So Jehan Pages contacted me a little while ago about participating in a project to produce a “Libre Calendar”. Once he described the idea, it was an easy choice to join up and help out!


Through his non-profit LILA in France, he has assembled 6 artists to produce works specifically for this calendar (Disclaimer: I'm one of the artists):


Aryeom Han


Henri Hebeisen


Gustavo Deveze


Brian Beck



The proceeds from the calendar will be split evenly between the artists, the LILA non-profit, and various F/OSS projects that the artists used (GIMP, Blender, Inkscape, etc...). The full list is on the site. (Second disclaimer: I'm deferring any of my proceeds to the projects).

This is a really nice way to donate a bit to the various projects and get a neat gift for it.

Head over to the site to see some sample images from the artists, and consider buying a calendar! Jehan is looking to meet a minimum order before moving forward (around 100 I believe).

Woodcut/Hedcut(ish) Effect



Rolf as a woodcut/hedcut

I was working on the About page over on PIXLS.US the other night. I was including some headshots of myself and one of Rolf Steinort when I got pulled off onto yet another tangent (this happens often to me).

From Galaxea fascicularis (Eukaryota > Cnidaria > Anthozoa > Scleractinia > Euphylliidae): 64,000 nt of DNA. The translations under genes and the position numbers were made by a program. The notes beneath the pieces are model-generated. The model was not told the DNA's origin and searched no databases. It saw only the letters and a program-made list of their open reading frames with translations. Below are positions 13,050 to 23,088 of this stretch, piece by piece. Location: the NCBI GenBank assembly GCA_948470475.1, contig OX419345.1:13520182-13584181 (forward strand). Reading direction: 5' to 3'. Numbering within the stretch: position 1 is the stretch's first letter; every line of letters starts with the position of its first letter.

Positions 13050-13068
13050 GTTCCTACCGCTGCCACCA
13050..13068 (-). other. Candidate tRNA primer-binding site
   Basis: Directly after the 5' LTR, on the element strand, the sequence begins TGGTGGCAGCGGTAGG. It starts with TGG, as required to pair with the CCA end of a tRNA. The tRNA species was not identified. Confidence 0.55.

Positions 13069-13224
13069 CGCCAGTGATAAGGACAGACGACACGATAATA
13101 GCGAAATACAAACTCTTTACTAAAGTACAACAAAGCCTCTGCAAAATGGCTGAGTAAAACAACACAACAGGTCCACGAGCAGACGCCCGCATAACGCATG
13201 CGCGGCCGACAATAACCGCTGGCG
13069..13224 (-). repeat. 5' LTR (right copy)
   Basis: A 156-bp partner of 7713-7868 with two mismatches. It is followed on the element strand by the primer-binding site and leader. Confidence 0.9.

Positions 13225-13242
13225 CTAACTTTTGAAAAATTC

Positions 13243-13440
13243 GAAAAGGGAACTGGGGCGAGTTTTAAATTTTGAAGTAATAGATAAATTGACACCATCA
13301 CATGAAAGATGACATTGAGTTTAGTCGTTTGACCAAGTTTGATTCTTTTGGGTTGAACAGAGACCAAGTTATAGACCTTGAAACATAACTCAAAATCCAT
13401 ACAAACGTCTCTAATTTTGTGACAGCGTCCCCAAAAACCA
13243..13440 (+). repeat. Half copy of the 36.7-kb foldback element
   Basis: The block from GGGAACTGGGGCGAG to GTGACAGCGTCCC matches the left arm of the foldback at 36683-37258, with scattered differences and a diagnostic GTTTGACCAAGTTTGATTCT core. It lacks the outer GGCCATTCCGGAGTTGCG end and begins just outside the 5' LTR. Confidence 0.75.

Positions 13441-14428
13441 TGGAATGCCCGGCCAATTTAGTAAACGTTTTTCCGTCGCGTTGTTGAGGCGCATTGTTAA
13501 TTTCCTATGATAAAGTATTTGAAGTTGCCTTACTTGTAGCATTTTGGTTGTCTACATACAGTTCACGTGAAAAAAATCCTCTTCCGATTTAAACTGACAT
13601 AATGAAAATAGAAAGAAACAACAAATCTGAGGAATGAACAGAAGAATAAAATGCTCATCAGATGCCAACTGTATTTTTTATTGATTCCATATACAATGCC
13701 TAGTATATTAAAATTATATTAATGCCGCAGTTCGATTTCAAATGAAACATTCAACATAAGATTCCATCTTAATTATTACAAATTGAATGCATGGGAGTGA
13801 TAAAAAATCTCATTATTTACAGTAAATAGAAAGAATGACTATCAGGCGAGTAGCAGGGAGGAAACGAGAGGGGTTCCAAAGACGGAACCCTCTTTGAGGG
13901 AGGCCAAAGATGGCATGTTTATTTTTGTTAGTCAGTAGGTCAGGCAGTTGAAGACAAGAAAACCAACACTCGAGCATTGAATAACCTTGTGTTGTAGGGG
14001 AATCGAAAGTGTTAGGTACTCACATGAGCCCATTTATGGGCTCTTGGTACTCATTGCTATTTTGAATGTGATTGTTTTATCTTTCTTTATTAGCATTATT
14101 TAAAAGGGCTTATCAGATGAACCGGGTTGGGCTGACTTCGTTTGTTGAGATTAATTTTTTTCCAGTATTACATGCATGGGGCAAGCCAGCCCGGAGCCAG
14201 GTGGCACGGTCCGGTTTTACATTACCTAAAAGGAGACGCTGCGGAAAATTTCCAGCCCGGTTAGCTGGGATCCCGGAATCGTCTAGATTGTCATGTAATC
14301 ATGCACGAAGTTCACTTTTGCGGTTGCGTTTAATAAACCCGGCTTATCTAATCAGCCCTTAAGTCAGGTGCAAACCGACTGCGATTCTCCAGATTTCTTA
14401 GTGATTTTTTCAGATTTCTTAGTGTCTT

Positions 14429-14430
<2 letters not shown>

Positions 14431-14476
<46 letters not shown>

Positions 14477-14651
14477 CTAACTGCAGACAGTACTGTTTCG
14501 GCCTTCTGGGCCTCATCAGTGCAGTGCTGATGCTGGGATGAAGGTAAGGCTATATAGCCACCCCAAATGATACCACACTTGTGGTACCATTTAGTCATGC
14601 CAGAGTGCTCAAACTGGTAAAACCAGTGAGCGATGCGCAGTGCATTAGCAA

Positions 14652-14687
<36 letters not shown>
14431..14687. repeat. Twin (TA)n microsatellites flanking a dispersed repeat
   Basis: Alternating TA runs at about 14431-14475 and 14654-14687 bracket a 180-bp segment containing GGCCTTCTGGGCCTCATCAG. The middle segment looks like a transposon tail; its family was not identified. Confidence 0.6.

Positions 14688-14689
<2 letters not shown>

The rest of my GIMP tutorials can be found here:

Something Wicked This Way Comes...

I've been working on something, and I figured that I should share it with anyone who actually reads the stuff I publish here.

I originally started writing here as a small attempt at bringing tutorials for doing high-quality photography using F/OSS to everyone. So far, it's been amazing and I've really loved meeting and getting to know many like-minded folks.

I'm not leaving. Having just re-read that previous paragraph makes it sound like I am. I'm not.

I am, however, working on something new that I'd like to share with you, though. I've called it:


I've been writing to hopefully help fill in some gaps on high-quality photographic processes using all of the amazing F/OSS tools that so many great groups have built, and now I think it's time to move that effort into its own home.